restoring SQL DBs

I have a full database backup from 9/27/13.  The full database backup from 10/4/13 didn't complete, but, I have LOG files from the 28th to last night.  Shouldn't I simply restore the full database backup from 9/27/13 and then restore each LOG file one by one until last night?  I assume this is done via All tasks>restore>DATA and the each LOG, correct?
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That is correct!
Kent DyerIT Security Analyst SeniorCommented:
WAIT!  IS THERE A PROBLEM?  I did not read there was a problem other than the backup was having issue.  If there is a problem with the database - then I agree, you need to proceed.  Is the current database usable and is working?
Be careful with writing over your current database!

If the database is running and you are having no issue, then no.  Do not restore over the top of the current database.  You may have a bad backup, but you don't want to over-write your database as that is the "holy grail" of data.

Now, if you are having trouble with the database - integrity, can't read, etc.  Then we can talk about restoring data.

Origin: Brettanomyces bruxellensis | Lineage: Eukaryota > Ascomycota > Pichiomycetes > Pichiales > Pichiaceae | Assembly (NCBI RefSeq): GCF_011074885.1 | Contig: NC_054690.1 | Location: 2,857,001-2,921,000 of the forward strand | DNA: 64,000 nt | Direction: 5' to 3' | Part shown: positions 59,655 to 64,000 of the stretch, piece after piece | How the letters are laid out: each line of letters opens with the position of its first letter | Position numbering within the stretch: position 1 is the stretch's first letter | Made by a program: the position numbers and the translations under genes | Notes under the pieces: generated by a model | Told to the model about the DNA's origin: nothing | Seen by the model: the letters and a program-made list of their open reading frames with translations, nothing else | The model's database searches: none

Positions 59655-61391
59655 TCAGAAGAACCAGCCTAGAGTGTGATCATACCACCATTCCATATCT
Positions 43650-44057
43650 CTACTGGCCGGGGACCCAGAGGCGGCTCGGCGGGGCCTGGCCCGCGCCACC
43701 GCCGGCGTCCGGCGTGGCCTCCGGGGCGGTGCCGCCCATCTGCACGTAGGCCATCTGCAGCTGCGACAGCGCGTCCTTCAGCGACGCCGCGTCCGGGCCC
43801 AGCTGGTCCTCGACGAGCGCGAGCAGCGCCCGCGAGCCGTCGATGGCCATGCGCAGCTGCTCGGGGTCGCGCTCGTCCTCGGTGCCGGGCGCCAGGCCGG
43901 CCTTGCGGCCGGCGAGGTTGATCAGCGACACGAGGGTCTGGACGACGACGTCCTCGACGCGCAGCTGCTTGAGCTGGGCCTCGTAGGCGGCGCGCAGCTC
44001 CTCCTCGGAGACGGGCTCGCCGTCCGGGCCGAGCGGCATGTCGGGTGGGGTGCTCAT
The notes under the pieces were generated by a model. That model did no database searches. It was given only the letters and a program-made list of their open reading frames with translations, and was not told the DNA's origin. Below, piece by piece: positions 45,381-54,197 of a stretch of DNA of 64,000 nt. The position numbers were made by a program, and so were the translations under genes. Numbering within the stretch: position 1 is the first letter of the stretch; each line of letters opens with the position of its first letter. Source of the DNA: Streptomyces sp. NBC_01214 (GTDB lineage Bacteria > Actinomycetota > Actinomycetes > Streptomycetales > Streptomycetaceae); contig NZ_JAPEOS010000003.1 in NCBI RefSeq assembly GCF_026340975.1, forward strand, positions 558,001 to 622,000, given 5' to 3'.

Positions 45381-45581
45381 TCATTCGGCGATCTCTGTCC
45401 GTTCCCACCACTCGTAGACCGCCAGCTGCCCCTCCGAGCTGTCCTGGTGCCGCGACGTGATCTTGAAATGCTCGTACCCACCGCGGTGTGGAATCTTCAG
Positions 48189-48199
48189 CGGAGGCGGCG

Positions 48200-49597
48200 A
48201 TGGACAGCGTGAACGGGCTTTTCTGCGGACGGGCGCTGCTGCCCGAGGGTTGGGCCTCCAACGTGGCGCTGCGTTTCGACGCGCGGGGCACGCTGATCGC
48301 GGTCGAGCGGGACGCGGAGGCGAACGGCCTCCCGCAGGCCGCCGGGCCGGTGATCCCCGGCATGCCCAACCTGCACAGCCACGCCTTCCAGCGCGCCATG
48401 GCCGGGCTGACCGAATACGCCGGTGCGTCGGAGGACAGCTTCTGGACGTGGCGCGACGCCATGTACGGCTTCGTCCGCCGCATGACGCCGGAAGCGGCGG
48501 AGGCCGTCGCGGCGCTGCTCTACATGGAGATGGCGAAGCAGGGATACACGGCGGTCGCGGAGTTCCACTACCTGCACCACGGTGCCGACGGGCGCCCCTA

Hope this makes sense.
Yes, you're right. Restore the database first, and be careful to restore it "with norecovery". This sounds a little backwards, but what you're doing is telling SQL Server not to make any assumptions about open transactions because you'll be giving it some more info. The switch to use for this is on the Options tab of the Restore Database wizard, and I've attached a screenshot showing which radio button to choose.

After you're restored the database restore each transaction log that you have, starting with the oldest one since the backup, and in each case also do the restore with norecovery until you get to the most recent backup file.

Microsoft's Best Practice Tip (from their 2012 Books Online) is "to restore all the log backups (RESTORE LOG database_name WITH NORECOVERY). Then, after restoring the last log backup, recover the database in a separate operation (RESTORE DATABASE database_name WITH RECOVERY)."

This last command tells SQL Server to check all the open transactions, etc., and make it ready for use.



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Microsoft SQL Server

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